My son, I am at the head of all these animal lodges, down at Pahuk and at Pahur and everywhere else. I am at the head; there is no animal living that is stronger than I; none that I cannot kill. If a man shoots at me, I make the arrow to fall from my skin without hurting me. 

      Look up around my lodge. See these arrows, these guns, these leggings, these beads, and the medicine that men have brought, thinking to kill me; but I have killed them, and have taken these things, and keep them here. 

      I knew that your people were coming to this place to hunt. I drove the buffalo over, so that the people should stop here and hunt and kill meat, in order that you might come to my lodge. I know all your feelings. I know that you are sorry for your poor father, my brother, and I wished you to come here, so that I might make you my son and give my power to you, so that you may become a great man among your people. I know that they are now killing buffalo, and that they will be camped here for four days. 

     Now, my son, set your brother free. All the power that I have I give to you. I shall kill my son, your little brother there, and give you his skin to keep and to carry away with you, so that he may be your companion and may be with you always. Your brother, your friend at the camp, is looking for you, mourning for you, for he thinks you dead, but to-morrow night you shall see him, and shall tell him to rejoice for you and not to mourn. You shall tell him where you have been." 

     The little bear that he was holding said to the boy: "It is all right now, brother; put me down. My father means what he says. I am glad that I am going to be with you, my brother."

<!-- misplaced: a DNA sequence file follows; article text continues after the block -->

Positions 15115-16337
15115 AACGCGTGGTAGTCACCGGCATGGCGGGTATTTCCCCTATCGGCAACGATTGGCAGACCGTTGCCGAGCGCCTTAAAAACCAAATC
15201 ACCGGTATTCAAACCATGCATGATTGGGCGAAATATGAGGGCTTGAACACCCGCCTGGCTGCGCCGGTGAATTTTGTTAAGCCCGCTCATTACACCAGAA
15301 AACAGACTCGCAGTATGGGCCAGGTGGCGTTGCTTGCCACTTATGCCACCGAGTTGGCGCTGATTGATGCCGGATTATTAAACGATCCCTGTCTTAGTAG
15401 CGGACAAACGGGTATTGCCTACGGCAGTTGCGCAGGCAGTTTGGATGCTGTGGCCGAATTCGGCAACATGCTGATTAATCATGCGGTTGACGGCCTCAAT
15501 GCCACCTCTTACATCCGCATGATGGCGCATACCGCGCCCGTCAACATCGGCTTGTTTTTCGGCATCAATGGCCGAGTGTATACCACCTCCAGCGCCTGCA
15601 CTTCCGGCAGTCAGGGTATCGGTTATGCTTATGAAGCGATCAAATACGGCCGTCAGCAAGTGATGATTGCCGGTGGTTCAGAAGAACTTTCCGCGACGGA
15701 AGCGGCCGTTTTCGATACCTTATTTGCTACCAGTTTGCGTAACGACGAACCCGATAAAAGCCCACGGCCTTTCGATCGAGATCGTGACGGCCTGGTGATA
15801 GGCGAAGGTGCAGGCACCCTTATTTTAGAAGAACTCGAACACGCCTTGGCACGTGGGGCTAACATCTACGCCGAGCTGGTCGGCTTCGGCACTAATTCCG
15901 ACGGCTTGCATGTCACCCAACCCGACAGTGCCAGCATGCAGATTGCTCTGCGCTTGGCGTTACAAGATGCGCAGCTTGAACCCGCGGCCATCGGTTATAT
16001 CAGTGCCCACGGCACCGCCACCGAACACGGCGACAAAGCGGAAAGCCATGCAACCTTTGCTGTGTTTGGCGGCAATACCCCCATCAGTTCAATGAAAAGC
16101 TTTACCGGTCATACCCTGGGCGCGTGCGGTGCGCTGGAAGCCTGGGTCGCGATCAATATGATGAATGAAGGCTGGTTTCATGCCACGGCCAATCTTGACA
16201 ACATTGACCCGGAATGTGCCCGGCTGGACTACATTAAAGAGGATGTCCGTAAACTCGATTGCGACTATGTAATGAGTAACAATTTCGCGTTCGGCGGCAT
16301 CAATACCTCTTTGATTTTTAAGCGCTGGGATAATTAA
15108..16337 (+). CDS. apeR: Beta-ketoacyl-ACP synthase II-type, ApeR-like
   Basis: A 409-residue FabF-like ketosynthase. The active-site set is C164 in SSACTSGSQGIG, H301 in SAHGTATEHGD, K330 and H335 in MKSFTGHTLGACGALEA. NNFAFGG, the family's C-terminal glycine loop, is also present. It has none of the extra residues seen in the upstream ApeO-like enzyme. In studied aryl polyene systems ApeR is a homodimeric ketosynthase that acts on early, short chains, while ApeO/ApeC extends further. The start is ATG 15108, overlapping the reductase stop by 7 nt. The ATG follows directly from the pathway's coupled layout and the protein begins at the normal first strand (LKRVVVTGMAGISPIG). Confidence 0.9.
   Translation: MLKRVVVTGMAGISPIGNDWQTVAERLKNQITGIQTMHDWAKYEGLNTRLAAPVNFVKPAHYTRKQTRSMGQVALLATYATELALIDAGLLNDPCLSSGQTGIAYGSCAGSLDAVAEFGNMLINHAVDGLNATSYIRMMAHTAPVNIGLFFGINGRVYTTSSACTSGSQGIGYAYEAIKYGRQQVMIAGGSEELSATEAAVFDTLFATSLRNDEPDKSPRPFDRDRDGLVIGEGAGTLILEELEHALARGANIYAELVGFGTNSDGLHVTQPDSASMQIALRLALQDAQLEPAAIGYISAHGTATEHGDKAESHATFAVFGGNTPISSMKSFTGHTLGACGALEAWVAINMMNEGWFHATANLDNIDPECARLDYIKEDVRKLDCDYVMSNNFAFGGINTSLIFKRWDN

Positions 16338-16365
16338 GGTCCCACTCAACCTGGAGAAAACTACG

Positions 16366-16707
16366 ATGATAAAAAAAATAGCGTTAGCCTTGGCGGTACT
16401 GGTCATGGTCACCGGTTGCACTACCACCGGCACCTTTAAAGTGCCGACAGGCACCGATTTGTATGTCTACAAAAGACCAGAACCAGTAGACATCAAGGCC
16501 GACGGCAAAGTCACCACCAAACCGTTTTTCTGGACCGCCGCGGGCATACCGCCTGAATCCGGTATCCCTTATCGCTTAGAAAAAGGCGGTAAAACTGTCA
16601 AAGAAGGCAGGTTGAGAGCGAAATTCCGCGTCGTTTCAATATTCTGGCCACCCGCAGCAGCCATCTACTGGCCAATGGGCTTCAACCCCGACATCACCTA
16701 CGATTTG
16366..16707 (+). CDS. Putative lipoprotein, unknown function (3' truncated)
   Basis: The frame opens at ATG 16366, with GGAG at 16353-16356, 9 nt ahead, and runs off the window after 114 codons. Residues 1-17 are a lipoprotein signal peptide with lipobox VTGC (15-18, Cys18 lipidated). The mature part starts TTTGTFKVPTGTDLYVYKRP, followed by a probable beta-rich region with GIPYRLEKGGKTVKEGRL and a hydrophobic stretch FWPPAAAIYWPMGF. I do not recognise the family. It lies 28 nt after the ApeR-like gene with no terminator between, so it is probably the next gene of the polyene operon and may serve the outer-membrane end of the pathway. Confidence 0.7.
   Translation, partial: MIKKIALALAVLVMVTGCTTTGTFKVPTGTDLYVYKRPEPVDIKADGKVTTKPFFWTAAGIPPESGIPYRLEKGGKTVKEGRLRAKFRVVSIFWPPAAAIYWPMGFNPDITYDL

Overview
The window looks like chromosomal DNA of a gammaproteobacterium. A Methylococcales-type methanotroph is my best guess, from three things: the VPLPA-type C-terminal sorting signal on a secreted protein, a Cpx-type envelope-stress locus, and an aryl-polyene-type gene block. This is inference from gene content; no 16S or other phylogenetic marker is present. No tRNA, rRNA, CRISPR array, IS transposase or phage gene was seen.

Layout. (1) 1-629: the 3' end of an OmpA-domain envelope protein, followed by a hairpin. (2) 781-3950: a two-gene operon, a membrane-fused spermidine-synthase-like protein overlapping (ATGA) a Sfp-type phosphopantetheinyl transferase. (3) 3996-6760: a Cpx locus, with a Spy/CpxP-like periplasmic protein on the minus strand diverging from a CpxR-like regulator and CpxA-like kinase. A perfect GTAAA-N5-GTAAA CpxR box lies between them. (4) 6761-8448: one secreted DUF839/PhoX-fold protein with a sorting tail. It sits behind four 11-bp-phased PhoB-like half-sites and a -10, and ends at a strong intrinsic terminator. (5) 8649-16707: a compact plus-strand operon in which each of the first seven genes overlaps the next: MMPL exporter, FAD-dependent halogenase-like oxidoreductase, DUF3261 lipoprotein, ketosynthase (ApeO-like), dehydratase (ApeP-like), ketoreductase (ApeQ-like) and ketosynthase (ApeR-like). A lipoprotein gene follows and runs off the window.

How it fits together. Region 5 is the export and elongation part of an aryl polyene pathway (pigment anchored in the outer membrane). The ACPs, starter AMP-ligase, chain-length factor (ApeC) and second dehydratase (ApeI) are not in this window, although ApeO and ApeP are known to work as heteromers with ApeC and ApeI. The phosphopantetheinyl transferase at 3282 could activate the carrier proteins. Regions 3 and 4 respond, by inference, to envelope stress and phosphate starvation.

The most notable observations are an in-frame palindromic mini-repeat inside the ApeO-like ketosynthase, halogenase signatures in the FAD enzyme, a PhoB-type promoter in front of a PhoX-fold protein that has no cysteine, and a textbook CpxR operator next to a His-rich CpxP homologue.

The boy put him down. Then the Bear said to his wife: "Get up. Take that gun." 

     The she-bear took the gun, and they walked around the fire-place in a circle, and sang, and the boy looked on. The Bear took the gun and told the boy to look at them, and to watch carefully everything that they did. After a little he stopped, and shot his wife, and she fell down dead. 

     Then he put down the gun, and went to the she-bear and put his mouth on the wound, and breathed on it and snorted "whoof," and sucked in his breath and took the bullet out, and went around the lodge, singing and making motions, and then he took hold of the she-bear and lifted her to her feet, and supported her, and pushed her around, and helped her, and at last she walked, and was well. 

     Then he called the boy to him and said, "Now I will do the same thing to you." And he did the same thing to the boy, and brought him to life in the same way. 

     Then he said, "That is one power I give you to-night." Then he gave the gun to the boy and went to the other side of the lodge, and sat up, and said, "Now I will open my mouth, and you shoot me right in the mouth."